The student news site of Marquette University

Marquette Wire

The student news site of Marquette University

Marquette Wire

The student news site of Marquette University

Marquette Wire

Some students stayed after Katrina

Last year, Marquette took in 69 undergraduates and one graduate student from four different universities — University of New Orleans, Xavier University, Tulane University and Loyola University New Orleans — after Hurricane Katrina. Students either found Marquette through the Association of Jesuit Colleges and Universities Web site or approached Marquette directly regarding a specific program.

"A list of schools with space available went up on the AJCU site almost immediately," said Anne Deahl, associate provost for enrollment management at Marquette.

Several of the displaced students were also from the Milwaukee area originally, so they knew of Marquette.

"We responded very quickly and in a way that greatly reflected Marquette — with great thought and care," said Stephanie Quade, associate dean of student development.

The Office of Student Development was involved in organizing a separate orientation for the students, setting up an emergency need fund for when they needed cash and organizing tuition payments. Tuition payment was difficult because many students already paid at their respective schools.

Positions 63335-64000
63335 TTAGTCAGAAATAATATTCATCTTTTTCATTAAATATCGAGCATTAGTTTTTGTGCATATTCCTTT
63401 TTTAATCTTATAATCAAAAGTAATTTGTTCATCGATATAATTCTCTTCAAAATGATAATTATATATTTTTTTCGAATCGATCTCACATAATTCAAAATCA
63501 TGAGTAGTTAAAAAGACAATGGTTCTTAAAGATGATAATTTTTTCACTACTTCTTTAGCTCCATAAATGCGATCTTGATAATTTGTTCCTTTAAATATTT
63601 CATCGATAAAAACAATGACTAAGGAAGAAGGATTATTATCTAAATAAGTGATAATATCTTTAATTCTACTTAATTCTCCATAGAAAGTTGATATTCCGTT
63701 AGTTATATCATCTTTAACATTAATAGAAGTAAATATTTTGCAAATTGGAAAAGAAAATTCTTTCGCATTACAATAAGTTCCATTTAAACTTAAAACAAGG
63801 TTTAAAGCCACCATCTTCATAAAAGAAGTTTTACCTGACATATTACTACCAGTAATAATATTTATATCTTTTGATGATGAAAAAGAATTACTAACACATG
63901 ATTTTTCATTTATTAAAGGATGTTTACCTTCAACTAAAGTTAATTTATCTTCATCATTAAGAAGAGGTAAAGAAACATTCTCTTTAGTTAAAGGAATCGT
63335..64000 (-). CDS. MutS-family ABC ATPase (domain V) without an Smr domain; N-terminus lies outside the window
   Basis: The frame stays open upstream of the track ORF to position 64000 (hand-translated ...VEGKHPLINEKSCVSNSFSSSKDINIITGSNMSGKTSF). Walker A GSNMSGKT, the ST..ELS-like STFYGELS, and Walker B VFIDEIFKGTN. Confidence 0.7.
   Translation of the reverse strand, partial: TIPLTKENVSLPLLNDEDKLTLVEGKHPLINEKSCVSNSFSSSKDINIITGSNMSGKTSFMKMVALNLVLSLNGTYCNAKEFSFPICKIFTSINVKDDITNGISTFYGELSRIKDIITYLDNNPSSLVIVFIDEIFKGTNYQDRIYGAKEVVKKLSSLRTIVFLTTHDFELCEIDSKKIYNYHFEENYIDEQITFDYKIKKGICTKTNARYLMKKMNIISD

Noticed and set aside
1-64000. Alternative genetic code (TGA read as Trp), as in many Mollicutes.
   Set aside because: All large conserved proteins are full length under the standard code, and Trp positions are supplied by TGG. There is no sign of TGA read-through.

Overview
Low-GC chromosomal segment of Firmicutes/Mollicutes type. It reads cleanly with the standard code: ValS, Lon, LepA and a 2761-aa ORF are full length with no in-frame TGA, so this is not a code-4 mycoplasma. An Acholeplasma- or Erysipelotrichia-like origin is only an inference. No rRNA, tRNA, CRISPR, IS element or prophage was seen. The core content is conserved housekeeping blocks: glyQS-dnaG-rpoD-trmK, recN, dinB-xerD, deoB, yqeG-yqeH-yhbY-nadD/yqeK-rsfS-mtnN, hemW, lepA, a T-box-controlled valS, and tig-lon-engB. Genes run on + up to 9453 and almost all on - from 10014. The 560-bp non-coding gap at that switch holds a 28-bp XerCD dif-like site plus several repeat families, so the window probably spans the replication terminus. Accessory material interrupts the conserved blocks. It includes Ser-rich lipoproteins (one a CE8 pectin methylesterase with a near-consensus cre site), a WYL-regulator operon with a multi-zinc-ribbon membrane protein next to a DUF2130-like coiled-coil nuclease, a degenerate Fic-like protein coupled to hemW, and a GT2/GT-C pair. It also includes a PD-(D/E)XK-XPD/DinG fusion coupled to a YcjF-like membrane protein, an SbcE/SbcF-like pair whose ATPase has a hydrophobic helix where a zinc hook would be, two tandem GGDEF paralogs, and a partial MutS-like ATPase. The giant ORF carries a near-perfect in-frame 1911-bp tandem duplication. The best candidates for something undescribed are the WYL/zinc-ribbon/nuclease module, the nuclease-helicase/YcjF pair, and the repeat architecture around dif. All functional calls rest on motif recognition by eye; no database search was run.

"It was very complicated and worked out on a case-by-case basis," Quade said.

Despite the complex process, Deahl said the university wanted to make sure displaced students felt at home.

Of the 70 students who came on a temporary basis, 10 decided to transfer to Marquette permanently.

Ayesha Balton, a senior in the College of Arts & Sciences, came to Marquette from Xavier University.

"I'm originally from Milwaukee, so it was convenient, but Marquette is also a sister school to Xavier — they're both Jesuit schools, so it was pretty consistent to what I was used to," Balton said. "But I also didn't really have a choice, because our apartment was lost to mold and mildew, and my family wanted me to stay close to home."

Balton had to deal with the changes between Xavier and Marquette, such as different class sizes and climates, but she said she enjoyed her experience last year.

"Everyone was very accommodating — faculty, students. I certainly have no complaints," she said. "I'm happy I'll be getting my diploma from Marquette."

A tie to Milwaukee like Balton's was not the only reason some displaced students decided to stay at Marquette.

According to Deahl, for those who were freshmen, their first semester at Marquette was their first college experience, and they didn't want to have to start all over again.

"I think many of the students just really grew to like Marquette," Deahl said.

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